Tuesday, October 27, 2020

#301 / Boys State? Maybe Not So Great!

Boys State is a project of The American Legion that is supposed to help high school juniors explore and understand the mechanics of American government and politics. There is a "Girls State," too, by the way.

"Boys State," the movie, is a documentary that provides some insight into what the real "Boys State" phenomenon is all about. I haven't seen the movie, available on Apple TV, but  I have read about it. Clicking this link will take you to a review by Odie Henderson, who gives the movie three and a half stars. Clicking right here will take you to a column in The New York Times, authored by RenĂ© Otero. Otero is front and center in the picture above, and he is one of the persons who is featured in the documentary. Otero identifies himself as "an activist" in his Times' essay, and the headline on his column is this: "I attended Boys State, and Survived."

Those who are reading this blog posting might well run into a paywall, if they attempt to read Otero's essay online. Here are a few samples of what he has to say:

  • What I learned is that the electoral process makes people complacent. It is not intended to accommodate those of us who are Black, or brown, or queer. To effectively represent my identities and communities is to be labeled “radical” and unelectable.
  • I learned that a lot of my fellow Boys Staters were great politicians — but I don’t necessarily consider that a compliment. The program engenders a culture of stringent competition, chest-thumping and underhanded tactics. We were teenage boys whose only understanding of government was what we had seen adults doing. We were all participating in theater.
  • In the premiere episode of “The Michelle Obama Podcast” last month, Barack Obama said of my generation that we “take for granted all the things that a working government has done in the past. The danger for this generation is that they become too deeply cynical [about] government.” ... But I embrace the cynicism, because with it comes brutal honesty.
  • Boys State immersed me in a culture that refuses to criticize America, confusing praise with patriotism while ignoring the fact that with love comes accountability. I believe that to love America is to be as cynical about our political system as necessary until real change is made, because faith in what worked in the past won’t get us through.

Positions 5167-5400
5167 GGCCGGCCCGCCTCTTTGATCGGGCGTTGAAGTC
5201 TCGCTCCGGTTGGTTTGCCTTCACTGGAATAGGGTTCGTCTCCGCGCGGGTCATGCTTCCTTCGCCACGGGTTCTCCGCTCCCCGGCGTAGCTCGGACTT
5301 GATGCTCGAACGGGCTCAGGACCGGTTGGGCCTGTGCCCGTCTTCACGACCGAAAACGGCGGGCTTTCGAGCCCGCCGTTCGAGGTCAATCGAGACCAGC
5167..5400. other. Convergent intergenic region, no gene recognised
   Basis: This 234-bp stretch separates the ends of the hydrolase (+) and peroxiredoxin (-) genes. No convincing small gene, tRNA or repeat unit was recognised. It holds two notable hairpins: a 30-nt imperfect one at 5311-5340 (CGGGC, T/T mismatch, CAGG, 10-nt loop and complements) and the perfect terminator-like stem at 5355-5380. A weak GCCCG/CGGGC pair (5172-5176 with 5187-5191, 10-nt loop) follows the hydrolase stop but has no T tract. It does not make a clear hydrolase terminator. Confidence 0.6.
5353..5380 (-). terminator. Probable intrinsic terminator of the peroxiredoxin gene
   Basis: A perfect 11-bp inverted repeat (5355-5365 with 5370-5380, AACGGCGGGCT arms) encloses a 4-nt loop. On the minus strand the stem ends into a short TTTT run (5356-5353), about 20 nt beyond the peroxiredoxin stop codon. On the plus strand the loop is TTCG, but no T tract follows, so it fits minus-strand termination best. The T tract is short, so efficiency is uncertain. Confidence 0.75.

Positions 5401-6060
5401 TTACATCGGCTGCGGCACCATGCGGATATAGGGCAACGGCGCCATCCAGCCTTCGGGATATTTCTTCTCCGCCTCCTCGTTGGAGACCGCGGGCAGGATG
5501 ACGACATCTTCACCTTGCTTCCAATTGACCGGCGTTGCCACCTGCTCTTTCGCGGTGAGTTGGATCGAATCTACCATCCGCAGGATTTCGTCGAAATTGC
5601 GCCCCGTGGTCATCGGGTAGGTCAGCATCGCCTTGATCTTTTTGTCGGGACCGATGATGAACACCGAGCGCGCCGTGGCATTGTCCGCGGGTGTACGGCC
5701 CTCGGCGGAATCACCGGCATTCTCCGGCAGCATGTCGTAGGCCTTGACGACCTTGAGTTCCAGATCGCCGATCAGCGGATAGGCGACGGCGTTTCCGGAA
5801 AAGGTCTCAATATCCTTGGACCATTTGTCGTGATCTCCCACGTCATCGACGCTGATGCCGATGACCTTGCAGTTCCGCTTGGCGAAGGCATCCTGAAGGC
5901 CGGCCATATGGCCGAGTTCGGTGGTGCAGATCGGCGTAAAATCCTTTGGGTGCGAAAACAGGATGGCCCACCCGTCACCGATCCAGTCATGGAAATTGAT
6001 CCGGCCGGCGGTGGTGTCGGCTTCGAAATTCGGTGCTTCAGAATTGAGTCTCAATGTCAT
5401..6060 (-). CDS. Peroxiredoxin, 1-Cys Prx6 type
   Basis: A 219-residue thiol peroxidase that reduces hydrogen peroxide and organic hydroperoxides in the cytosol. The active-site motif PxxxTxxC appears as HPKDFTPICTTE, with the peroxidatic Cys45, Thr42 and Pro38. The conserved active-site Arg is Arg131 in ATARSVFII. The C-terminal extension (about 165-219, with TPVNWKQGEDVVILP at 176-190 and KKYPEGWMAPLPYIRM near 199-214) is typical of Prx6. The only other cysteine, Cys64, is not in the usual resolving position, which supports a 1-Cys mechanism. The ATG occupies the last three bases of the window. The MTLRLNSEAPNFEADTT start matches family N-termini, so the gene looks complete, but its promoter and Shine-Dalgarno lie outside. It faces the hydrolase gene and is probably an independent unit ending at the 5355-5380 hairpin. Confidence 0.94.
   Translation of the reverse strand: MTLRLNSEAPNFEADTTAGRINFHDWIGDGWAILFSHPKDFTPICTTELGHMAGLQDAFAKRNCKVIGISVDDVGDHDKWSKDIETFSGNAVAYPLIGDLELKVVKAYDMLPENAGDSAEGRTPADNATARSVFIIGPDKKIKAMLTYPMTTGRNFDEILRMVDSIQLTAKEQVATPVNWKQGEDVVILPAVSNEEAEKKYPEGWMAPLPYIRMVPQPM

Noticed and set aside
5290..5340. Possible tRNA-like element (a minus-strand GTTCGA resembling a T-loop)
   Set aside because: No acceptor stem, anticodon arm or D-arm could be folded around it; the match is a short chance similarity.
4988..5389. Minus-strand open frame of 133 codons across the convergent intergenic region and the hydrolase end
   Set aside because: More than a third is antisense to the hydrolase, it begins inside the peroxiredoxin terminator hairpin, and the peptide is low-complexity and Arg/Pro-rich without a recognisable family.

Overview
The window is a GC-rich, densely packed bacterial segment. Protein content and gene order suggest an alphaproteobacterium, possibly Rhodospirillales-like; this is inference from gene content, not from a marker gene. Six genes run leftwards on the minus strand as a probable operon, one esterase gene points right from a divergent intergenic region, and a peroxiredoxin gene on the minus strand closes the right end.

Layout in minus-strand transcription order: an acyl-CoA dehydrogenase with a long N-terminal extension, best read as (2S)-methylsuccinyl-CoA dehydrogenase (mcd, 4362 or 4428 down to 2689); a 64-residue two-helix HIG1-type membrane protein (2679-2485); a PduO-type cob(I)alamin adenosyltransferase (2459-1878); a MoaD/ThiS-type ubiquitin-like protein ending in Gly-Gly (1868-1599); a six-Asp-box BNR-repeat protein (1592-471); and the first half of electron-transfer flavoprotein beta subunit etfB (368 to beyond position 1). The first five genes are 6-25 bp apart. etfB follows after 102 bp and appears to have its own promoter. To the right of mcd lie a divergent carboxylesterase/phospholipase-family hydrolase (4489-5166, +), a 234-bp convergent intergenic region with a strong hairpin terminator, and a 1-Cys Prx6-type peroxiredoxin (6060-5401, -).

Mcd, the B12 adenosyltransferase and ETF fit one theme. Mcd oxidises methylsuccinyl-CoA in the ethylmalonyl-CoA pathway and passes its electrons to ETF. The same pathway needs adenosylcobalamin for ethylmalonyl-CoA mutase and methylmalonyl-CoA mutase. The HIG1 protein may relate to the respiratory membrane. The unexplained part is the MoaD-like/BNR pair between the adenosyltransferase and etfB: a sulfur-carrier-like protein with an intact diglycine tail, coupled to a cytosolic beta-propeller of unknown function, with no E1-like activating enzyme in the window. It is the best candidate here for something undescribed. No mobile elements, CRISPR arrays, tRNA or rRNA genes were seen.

• I learned a lot from my time in the youth civics program — namely that I don’t want to commit my life to electoral politics. 
Otero's main critique of Boys State is that it is, essentially, a high school level copy of our current electoral politics - and that these politics are racist, prejudiced, polarized, and disgusting. He says that the Boys State experience did succeed in making him want to build civic engagement into his life, but that he will do so outside the realm of electoral politics. Citing to Michelle Obama's speech at the most recent Democratic National Convention, Otero justifies his rejection of electoral politics as follows: 

In her address at the Democratic National Convention this month, [Ms. Obama] echoed this sentiment: “You know that I hate politics, but you also know that I care about this nation.” She noted that “going high” and playing the game do not mean you can’t critique the system. This is where we align. Through my brand of civic engagement — marching in the streets, research, advocacy, education — I am marrying my cynicism with action.

I believe that Otero's evaluation of electoral politics is commonly shared - and for good reason. Our party-based and polarized system of electoral politics is profoundly off-putting, because it is so fundamentally flawed. To the extent that Boys State and Girls State hope to inspire young people to enlist in the current system, they do the nation a disservice. If that's the idea, then "Boys State" is not so great.

"Civic engagement," though, which means enlisting with others to change the conditions of our lives for the better, should never be treated as if it were the result only of electoral politics. That is what René Otero tells us in his New York Times' essay. The opposite is the case. As we engage in direct struggles for political, social, and economic change - what Otero calls "action" - we will ultimately and inevitably transform our electoral politics to achieve the changes that the people demand. But focus on the changes, not on electoral politics.

I think Otero is dead on right about that!

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1 comment:

  1. I was an alternate in the Nebraska Boy's State when I was a Junior in High School, 1965. My experience was quite different.

    Yes, the first part was about getting elected at the high school level. We campaigned, lobbied our fellow students, spoke to the student body as a group, made posters, handed out cards and all the rest. Then the student body voted. All very normal. Not racist, prejudiced, polarized, or disgusting (our minority candidates were Lakota, one of whom was elected). We rode the bus to Lincoln, where we formed the Boy's State Legislature, and learned from the real legislatures about state decision making in action.

    I guess things have changed over the decades. Who'd a thunk it? But is it we who have changed, or is it Boy's and Girl's State that has changed?


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